The age of protests
Police clash with masked demonstrators in Athens on October 20, where tens of thousands of protesters rallied.
April 23rd, 2012
10:52 AM ET

The age of protests

Editor’s Note: Dr Maha Hosain Aziz is a Professor of Politics (adjunct) in the MA Program at New York University, a Senior Analyst at geopolitical consultancy Wikistrat and an Asia Insight Columnist for Bloomberg Businessweek.

By Maha Hosain Aziz - Special to CNN

If you were a politician in 2011 in South Asia, there’s a good chance you might very well have been slapped. In both Nepal and India, a citizen so frustrated by political inertia physically lashed out at his local politician. If you were leader of a country with high youth unemployment in the Middle East or Western Europe, there’s no question you faced waves of anti-government protest. Even in Russia - usually immune to challenges to the state - you experienced some form of public discontent over the status quo.

In fact, on every continent last year, in major, middle and small states, citizens expressed bursts of frustration against their governments. Such sentiment has continued in 2012; recurrent protests indicate citizens’ lack of confidence in their political leaders and their conviction that there must be a better, more legitimate way to govern. FULL POST

Post by:
Topics: Global • Protests
What are Occupiers really fighting for?
A large gathering of protesters affiliated with the Occupy Wall Street Movement attend a rally in Union Square on November 17, 2011 in New York City. (Getty Images)
April 18th, 2012
09:55 AM ET

What are Occupiers really fighting for?

Editor’s Note: Dr. Maha Hosain Aziz is a Professor of Politics (adjunct) in the Master’s Program at New York University, a Senior Analyst at geopolitical consultancy Wikistrat and an Asia Insight Columnist for Bloomberg Businessweek.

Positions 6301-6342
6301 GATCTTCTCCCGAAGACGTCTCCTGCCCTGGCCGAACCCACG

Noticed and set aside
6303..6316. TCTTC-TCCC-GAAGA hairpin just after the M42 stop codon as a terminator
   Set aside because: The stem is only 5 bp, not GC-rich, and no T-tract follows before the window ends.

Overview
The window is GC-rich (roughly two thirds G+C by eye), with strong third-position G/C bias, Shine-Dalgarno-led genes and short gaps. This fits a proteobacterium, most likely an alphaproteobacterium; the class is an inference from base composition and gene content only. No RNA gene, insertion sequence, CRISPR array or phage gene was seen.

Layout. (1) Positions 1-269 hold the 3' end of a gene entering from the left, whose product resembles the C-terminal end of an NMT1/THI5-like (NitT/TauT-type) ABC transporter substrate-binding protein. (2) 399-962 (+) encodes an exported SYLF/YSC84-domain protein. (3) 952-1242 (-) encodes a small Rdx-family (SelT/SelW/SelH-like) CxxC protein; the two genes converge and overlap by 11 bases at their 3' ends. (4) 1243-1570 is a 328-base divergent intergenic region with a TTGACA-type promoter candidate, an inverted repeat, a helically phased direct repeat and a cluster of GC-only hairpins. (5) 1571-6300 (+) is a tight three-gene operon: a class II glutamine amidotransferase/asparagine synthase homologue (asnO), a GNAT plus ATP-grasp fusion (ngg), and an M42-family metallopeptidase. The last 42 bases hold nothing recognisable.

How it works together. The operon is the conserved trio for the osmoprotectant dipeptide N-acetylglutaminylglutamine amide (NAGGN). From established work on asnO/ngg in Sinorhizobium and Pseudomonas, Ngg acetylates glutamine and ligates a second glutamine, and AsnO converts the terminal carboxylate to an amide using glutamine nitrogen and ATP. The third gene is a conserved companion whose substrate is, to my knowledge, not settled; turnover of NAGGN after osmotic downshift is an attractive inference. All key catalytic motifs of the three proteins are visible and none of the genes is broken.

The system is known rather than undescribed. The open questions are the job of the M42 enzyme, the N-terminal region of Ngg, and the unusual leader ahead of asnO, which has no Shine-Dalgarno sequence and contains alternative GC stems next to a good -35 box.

By Maha Hosain Aziz – Special to CNN

Occupy Wall Street has been about more than just corporate greed and income inequality. Occupy protesters around the globe may not realize it but, at various points in the past six months, many have been fighting for the same cause as the peasant communities of rural Vietnam during the 1930s - the moral economy.

Theorists have typically used moral economy rhetoric to explain rural movements where protesters felt their basic right to subsistence was being threatened. In the case of Vietnam, the onset of colonial capitalism in the Great Depression contributed to a food crisis for peasant farmers, prompting significant protests. In effect, an informal contract had been broken between the governing power and the governed involving the individual’s basic right to feed himself.

Today, a similar “contract” has been broken between governing powers and the governed.

Since its global launch in October 2011, the Occupy movement has effectively evolved to challenge governments for depriving citizens of their basic right to subsistence in the Great Recession (or its aftermath) - to work, afford basic goods, or in some cases keep their homes. FULL POST

Post by:
Topics: Ethics • Global • Protests
Follow

Get every new post delivered to your Inbox.

Join 4,690 other followers